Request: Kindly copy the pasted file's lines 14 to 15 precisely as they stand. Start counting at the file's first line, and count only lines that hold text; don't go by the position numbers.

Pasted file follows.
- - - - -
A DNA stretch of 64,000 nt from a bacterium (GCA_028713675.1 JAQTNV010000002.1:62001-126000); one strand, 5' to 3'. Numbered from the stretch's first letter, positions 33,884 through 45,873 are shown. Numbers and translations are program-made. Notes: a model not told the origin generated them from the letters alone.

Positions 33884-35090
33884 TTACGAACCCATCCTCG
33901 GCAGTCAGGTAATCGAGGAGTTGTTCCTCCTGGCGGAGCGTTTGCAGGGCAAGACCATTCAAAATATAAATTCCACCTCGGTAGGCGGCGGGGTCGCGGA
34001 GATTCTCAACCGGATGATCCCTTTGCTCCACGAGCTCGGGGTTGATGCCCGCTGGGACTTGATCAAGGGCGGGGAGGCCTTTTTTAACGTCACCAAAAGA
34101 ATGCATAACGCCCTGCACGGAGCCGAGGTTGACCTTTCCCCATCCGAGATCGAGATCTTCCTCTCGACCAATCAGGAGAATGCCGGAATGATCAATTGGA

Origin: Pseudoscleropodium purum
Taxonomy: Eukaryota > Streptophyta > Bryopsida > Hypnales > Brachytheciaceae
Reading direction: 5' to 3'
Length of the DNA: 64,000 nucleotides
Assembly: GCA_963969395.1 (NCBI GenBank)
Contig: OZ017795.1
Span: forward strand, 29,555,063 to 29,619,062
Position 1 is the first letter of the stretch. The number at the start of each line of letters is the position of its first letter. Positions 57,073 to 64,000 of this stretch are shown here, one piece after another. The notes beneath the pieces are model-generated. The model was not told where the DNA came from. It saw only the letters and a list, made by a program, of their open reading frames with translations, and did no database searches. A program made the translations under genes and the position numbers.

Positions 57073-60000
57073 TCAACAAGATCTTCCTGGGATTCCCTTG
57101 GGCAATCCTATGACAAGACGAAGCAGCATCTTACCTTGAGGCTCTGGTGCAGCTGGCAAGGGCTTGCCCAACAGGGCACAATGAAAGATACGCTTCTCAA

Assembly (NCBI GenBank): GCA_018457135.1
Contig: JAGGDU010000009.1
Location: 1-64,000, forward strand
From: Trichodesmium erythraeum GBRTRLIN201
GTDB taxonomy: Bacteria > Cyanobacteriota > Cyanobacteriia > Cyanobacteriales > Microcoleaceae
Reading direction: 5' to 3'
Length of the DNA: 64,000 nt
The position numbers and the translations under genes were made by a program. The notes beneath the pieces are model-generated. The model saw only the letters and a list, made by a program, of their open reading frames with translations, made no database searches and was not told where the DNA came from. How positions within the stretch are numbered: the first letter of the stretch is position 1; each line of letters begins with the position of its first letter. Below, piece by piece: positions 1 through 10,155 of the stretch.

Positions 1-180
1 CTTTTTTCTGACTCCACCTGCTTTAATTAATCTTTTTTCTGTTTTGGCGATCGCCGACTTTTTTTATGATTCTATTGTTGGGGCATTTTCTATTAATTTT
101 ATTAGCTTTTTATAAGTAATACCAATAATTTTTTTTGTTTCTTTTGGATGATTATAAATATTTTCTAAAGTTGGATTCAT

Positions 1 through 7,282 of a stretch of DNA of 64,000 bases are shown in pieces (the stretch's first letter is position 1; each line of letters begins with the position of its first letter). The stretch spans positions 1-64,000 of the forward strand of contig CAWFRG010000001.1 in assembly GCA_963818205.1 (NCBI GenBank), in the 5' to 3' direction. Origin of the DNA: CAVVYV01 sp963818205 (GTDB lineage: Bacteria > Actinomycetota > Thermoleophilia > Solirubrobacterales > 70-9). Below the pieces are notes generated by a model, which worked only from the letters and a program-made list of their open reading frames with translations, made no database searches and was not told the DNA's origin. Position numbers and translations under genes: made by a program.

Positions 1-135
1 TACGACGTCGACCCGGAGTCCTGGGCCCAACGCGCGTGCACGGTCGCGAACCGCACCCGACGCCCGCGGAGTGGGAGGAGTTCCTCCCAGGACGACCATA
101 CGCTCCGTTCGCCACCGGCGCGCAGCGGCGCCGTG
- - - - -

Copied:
Position 1 is the first letter of the stretch. The number at the start of each line of letters is the position of its first letter. Positions 57,073 to 64,000 of this stretch are shown here, one piece after another. The notes beneath the pieces are model-generated. The model was not told where the DNA came from. It saw only the letters and a list, made by a program, of their open reading frames with translations, and did no database searches. A program made the translations under genes and the position numbers.

Positions 57073-60000